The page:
Intensive and Extensive Farming
Farming is not a simple task that can be accomplished in few days, rather it requires a proper agricultural procedure and techniques and several days of hard work to get the desired output. There are various farming techniques that emerged in the past few years to increase the productivity of an agricultural land. Intensive farming and extensive farming are two such farming techniques that are practiced by farmers to increase the yield. Let us see how intensive farming differs from extensive farming!
It is a farming practice which gives emphasis on maximizing yield from the given piece of land through various means like heavy use of pesticides, capital, labor, high-yielding varieties (HYVs) of crops etc. Its main objective is to increase the productivity of the given land as much as possible. In this type of farming, the input is comparatively higher relative to the area of the cropland.
It is commonly practiced in densely populated areas in order to fulfill the food-related needs of a large population from a comparatively small piece of land. In intensive farming, the farmers have to spend a lot of money in labor, machinery and high-yielding seeds in order to produce more crops, vegetables etc., per hectare of the cropland.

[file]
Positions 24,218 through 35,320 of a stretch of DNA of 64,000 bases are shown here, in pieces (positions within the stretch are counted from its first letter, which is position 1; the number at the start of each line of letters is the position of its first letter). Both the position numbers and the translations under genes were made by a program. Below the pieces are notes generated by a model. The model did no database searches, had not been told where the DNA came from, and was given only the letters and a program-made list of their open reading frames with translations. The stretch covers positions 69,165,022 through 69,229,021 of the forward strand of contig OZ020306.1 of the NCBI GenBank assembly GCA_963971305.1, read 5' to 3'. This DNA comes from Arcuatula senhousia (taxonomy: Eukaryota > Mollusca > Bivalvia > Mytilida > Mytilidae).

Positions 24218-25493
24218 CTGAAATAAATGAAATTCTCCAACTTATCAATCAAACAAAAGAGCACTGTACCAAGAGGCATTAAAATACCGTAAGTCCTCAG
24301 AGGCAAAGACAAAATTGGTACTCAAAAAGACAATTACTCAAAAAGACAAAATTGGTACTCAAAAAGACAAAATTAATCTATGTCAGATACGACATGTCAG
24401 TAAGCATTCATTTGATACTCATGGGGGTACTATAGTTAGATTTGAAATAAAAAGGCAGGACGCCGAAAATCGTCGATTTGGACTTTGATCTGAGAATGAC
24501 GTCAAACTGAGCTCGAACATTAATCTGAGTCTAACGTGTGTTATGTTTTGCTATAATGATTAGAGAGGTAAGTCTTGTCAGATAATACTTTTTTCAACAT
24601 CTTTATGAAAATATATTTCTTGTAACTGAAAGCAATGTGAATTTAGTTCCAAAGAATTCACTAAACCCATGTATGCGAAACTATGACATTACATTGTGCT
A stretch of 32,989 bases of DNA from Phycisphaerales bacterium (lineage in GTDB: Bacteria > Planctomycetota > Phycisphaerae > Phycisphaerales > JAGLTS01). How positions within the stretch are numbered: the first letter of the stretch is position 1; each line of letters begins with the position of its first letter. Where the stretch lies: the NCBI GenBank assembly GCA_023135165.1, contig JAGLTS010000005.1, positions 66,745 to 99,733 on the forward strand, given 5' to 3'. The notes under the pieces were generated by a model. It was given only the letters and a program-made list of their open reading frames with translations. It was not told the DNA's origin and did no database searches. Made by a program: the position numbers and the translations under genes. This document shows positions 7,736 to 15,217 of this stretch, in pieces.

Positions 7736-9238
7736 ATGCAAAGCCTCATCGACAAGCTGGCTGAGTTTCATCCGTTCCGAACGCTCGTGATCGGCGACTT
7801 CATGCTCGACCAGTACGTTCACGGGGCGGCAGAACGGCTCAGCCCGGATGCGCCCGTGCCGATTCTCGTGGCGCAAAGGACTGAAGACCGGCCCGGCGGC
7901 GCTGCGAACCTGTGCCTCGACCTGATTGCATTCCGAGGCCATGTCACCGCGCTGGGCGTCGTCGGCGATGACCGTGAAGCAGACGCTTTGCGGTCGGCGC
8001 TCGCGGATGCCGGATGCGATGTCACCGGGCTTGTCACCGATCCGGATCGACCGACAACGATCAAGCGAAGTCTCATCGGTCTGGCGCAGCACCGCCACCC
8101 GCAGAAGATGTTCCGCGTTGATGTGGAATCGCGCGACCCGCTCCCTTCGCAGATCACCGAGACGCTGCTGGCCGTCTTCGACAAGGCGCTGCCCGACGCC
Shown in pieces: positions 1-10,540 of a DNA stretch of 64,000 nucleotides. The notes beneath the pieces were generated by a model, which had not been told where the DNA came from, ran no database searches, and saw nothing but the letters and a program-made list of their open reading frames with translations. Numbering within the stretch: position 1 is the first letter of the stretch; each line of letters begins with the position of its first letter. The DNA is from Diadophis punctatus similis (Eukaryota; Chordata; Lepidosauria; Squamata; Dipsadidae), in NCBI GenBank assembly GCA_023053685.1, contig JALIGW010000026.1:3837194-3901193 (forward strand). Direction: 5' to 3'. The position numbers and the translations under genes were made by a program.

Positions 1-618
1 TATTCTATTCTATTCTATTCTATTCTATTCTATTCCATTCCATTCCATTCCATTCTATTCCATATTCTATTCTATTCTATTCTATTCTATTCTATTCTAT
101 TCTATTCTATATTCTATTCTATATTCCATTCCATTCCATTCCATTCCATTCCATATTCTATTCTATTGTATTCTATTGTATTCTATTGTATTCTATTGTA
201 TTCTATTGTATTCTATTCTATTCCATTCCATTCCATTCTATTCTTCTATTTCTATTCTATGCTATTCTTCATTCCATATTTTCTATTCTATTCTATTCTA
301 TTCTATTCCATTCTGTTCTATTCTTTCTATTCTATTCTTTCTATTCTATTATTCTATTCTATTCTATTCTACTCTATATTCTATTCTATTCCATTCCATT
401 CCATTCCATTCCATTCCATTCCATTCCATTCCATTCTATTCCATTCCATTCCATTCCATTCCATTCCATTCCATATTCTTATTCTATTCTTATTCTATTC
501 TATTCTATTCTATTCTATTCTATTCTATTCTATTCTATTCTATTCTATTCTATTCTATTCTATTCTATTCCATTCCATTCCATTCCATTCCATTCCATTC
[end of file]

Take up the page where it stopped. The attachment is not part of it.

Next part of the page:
It is a farming technique or agricultural production system in which low inputs of labor, capital, fertilizers etc., are used relative to the area of the cropland. The crop yield in extensive agriculture mainly depends on the natural fertility of soil, climate and availability of water; farmers don't put in extra efforts to produce more from the given cropland. It is practiced by the farmers of an area where the population density is low and land is plentiful and inexpensive so farmers make use of relatively low inputs of capital, labor, and fertilizers and depend on the natural fertility of soil and availability of water.
Based on the above information, some of the key differences between intensive and extensive farming are as follows: